When you have more tissue to recover, you’ll need longer time periods for that recovery to occur, and vice versa. IPF Powerlifting 52kg Women’s World Champion Marisa Inda (314 squat, 209 bench, and 402 pull at 114 pounds) has often stated that her workouts are typically 45-60 minutes long.
Contrast that with the workout durations of Marisa’s coach, super heavyweight powerlifter Chad Wesley Smith, who weighs over 300 pounds and who has the 10th highest super heavyweight total of all time, which are between an hour and 45 minutes and 2.5 hours.
7. When in doubt, rest more, not less.
In a recent study, T Nation contributor Dr. Brad Schoenfeld compared the effects of one minute versus three-minute rest intervals on both 1RM strength and muscular hypertrophy. The study lasted 8 weeks and involved 21 young male subjects. He found that the longer, 3-minute rest interval was significantly more effective than resting one minute for BOTH strength and hypertrophy outcomes.
The fact that longer rests are better for strength aren’t surprising, but traditional bodybuilding culture has always emphasized very short rests intervals, so the results of this particular study may strike some as counterintuitive.
In the end, consider that if you rest too long, the only real downside is that your workout will be longer than necessary. On the other hand, if you don’t rest long enough, you’ll impair your performance on the next set.
8. Sometimes procrastination masquerades as rest, especially if the next set seems daunting.
Despite what I just said in point 7, people often rest longer than they need to. Parkinson’s Law states: “A task typically expands to fill the time allotted to it.” In other words – and particularly if you’re not the most hard-driven personality – you might find that you can reduce the length of your rest breaks without consequence.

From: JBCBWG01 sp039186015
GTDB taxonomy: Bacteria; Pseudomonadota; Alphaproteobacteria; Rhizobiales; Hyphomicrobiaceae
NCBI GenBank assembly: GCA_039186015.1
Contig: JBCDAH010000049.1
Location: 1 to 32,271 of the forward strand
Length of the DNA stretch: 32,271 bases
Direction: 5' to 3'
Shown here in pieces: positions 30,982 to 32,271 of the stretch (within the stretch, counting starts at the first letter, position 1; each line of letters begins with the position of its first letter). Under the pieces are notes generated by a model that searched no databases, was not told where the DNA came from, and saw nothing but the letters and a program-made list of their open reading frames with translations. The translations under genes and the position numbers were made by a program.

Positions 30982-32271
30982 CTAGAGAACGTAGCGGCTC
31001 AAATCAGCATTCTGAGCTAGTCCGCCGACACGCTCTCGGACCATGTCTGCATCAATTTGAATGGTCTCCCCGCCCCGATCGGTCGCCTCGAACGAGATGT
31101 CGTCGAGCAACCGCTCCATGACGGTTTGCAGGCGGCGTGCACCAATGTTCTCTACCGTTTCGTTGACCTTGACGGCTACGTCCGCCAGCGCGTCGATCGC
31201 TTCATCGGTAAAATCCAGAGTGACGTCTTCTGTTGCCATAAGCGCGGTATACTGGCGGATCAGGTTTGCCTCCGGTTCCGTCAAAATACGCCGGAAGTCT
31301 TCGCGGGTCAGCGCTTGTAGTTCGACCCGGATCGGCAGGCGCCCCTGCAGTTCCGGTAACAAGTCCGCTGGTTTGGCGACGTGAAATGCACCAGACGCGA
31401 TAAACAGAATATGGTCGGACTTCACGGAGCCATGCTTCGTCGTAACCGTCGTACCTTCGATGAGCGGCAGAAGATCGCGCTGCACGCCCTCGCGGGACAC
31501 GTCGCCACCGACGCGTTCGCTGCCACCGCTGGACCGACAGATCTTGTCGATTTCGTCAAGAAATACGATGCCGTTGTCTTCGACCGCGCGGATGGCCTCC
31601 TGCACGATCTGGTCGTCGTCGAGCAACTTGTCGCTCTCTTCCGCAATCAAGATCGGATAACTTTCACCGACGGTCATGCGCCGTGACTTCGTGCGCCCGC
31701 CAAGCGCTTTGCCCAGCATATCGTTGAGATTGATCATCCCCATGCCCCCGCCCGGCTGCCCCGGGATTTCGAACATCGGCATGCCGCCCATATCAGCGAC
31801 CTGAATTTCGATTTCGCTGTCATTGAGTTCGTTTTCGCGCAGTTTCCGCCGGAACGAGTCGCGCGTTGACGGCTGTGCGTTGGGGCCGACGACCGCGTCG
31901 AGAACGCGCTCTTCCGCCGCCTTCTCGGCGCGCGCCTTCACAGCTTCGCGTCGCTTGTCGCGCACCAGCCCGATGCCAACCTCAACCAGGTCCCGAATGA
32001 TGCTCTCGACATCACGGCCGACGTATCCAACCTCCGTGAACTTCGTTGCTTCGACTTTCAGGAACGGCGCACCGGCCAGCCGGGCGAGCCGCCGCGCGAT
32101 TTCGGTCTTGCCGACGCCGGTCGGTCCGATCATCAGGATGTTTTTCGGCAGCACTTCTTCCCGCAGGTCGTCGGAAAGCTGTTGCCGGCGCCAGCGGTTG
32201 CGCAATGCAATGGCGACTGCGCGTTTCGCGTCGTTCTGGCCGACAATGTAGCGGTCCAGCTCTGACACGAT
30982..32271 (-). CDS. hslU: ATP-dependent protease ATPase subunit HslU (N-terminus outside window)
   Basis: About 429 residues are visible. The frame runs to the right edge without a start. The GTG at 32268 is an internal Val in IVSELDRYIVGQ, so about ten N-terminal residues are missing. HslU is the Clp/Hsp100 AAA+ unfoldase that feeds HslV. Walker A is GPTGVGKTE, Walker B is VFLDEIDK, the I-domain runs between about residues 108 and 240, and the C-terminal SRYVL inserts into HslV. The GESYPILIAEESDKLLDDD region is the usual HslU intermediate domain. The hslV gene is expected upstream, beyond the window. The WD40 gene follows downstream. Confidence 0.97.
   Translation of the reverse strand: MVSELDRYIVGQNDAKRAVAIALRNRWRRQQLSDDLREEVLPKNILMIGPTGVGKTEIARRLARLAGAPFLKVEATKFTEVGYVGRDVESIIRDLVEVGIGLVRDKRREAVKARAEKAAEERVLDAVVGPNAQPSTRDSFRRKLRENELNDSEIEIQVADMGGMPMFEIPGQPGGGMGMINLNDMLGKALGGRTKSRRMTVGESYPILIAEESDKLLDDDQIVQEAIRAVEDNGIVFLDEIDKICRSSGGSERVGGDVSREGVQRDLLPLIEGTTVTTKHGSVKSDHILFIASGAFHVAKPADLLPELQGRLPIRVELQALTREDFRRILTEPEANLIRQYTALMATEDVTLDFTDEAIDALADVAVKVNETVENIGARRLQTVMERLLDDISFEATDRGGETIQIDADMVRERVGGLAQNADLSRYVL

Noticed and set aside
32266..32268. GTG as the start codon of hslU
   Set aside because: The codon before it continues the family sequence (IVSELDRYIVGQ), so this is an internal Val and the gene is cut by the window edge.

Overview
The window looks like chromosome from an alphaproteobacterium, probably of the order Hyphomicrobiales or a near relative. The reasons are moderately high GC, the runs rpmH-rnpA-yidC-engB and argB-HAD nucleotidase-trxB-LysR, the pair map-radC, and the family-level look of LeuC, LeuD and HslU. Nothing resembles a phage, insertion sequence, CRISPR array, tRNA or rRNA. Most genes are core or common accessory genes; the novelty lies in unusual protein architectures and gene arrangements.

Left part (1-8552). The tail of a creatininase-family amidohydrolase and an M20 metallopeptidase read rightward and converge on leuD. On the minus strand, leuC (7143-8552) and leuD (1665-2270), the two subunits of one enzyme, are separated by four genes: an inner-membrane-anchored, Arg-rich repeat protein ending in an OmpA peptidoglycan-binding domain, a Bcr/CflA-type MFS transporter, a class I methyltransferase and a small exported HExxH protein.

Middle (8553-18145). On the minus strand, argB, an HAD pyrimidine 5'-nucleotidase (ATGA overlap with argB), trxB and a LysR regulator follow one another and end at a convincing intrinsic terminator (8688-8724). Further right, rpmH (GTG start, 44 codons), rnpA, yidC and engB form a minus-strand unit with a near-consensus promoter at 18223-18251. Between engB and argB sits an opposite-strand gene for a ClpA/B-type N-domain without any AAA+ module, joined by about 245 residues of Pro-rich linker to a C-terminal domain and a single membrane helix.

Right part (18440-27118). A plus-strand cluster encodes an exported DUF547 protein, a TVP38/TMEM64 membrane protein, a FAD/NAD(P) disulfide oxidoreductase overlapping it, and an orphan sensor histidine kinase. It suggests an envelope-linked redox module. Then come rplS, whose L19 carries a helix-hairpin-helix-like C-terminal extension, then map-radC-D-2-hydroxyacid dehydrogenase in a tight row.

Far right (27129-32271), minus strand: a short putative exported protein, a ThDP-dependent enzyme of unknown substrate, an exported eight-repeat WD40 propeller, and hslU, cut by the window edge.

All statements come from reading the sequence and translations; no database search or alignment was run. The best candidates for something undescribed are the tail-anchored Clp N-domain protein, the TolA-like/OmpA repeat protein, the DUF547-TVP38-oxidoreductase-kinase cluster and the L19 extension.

This is particularly true the smaller and weaker you are. There’s definitely trial and error at play here, so experimentation is always a good idea.
9. Don’t time your rests unless, or until, your workouts start becoming too long and you need to find ways to save time.
Timing rest intervals is a double-edge sword: On the one hand, it can be an annoying distraction that you might not need. On the other hand, if you suspect that you could get through your workouts a lot faster, it might be something to consider.
If you do decide to break out the stopwatch, here’s a better way to do it. Rather than timing rests between each set, assign yourself a time limit for the completion of all sets performed for a given exercise.
For example, you’re planning to squat 315 for 4×6, and you give yourself 45 minutes for all warm-up and work sets. When you do this, you’ll naturally put yourself under the gun, becoming more efficient with your rest intervals. You’ll also find that when you assign time limits in this way, you’ll be more mentally focused and less prone to distraction and procrastination.
More Complex Than You Thought?
Now you can appreciate the potential complexity of this topic. If you’re a tiny, weak lifter doing your first warm-up set for reverse curls, you probably need about 5 seconds of rest. On the other hand, if you’re a huge, crazy-strong, super heavyweight lifter and you’re about to take your last set of 800-pound deadlifts, you might need more than 10 minutes.
For most of us, in most circumstances, rest between 2-4 minutes.
- Schoenfeld BJ, Pope ZK, Benik FM, Hester GM, Sellers J, Nooner JL, Schnaiter JA, Bond-Williams KE, Carter AS, Ross CL, Just BL, Henselmans M, Krieger JW. “Longer Interset Rest Periods Enhance Muscle Strength and Hypertrophy in Resistance-Trained Men.” J Strength Cond Res. 2016 Jul;30(7):1805-12.